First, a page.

I WAS recently accused by a friend – a self-confessed geek – of being scared of new technology; I prefer to believe I’m just too cynical to jump on the latest high-tech bandwagon.
That includes mobile banking, which is one bandwagon the banks would very much like us all to leap on to, and in this case my cynicism may be more than justified.
Mobile banking refers to the use of mobile phones and other handheld devices, such as tablets, to make payments, transfer money, check statements and so on. The UK is lagging behind in this area, but our banks are eager to catch up and are ploughing millions into mobile banking development.
With good reason too. They see it as helping them build stronger and more personal customer relationships, for example, while there’s also growing demand from customers wanting the greater control and flexibility that mobile banking undoubtedly provides. By 2020 some 1.5 billion banking transactions will have been carried out on mobile phones, according to The Payments Council, up from 350 million now.
But it’s not just about improving banking services – it’s also about banks cutting long-term costs. The more people carry out their transactions online or using their mobile device, the less need there is to keep branches open. Brett King, of mobile money start-up Moven, has claimed that branches will soon be “nothing more than a twee support system for a mobile service”.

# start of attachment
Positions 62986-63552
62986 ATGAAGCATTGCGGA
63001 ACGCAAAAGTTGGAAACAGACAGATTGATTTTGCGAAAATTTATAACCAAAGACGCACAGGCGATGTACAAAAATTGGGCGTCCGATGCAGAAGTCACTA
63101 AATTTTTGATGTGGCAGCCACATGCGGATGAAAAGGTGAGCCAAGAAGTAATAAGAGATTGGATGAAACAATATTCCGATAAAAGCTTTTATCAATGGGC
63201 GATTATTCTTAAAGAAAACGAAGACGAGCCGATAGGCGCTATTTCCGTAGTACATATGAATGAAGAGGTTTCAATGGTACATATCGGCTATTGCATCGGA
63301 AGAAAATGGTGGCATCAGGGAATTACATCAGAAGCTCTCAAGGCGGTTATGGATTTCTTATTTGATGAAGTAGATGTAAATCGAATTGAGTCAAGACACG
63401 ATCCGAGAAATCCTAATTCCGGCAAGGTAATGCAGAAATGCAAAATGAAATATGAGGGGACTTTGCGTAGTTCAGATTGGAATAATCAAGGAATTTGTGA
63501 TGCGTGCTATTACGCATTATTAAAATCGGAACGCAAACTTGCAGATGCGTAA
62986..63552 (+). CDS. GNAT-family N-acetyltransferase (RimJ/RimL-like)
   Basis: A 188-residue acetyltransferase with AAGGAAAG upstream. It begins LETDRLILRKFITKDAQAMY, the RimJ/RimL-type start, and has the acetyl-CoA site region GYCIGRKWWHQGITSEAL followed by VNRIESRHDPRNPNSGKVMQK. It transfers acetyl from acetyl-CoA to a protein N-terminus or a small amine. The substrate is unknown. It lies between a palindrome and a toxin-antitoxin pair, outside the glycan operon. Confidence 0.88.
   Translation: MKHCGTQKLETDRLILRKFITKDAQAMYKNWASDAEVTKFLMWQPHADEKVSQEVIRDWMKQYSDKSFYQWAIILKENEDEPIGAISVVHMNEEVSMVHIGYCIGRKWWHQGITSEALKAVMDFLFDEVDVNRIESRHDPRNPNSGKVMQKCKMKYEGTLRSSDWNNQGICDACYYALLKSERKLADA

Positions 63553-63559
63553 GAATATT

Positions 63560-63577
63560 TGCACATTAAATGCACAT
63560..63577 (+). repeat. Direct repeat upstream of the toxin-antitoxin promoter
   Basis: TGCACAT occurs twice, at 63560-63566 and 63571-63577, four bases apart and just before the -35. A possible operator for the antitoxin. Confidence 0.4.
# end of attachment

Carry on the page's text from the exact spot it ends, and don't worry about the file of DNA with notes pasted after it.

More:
Only last week it was reported that 40 per cent of UK branches have closed since the end of the eighties. The rate of closures is picking up, with Royal Bank of Scotland shutting yet more branches north of the Border over the coming months.
Yet even as they invest in new technology the banks are cutting corners and putting customers at risk. That’s why the Financial Conduct Authority (FCA) was right to act last week when it launched a review into mobile banking. It highlighted risks including the ease with which customers using devices with small screens and keypads can make potentially expensive typing errors, such as paying the wrong person or the wrong amount.
It also mentioned the threat of IT meltdown, such as the error at RBS earlier this year that left customers locked out of their mobile apps, as well as greater vulnerability to fraud.
Both banks and their customers face “potentially staggering risks” unless more is done to protect against mobile-based fraud, software firm Metaforic warned recently.
But don’t rely on the banks to get it right. If you’re using a mobile phone or tablet to carry out transactions, make sure you only use the app provided by your bank; download anti-virus software (offered free by some banks); and keep your passwords secure. For more tips, go to www.banksafeonline.org.uk.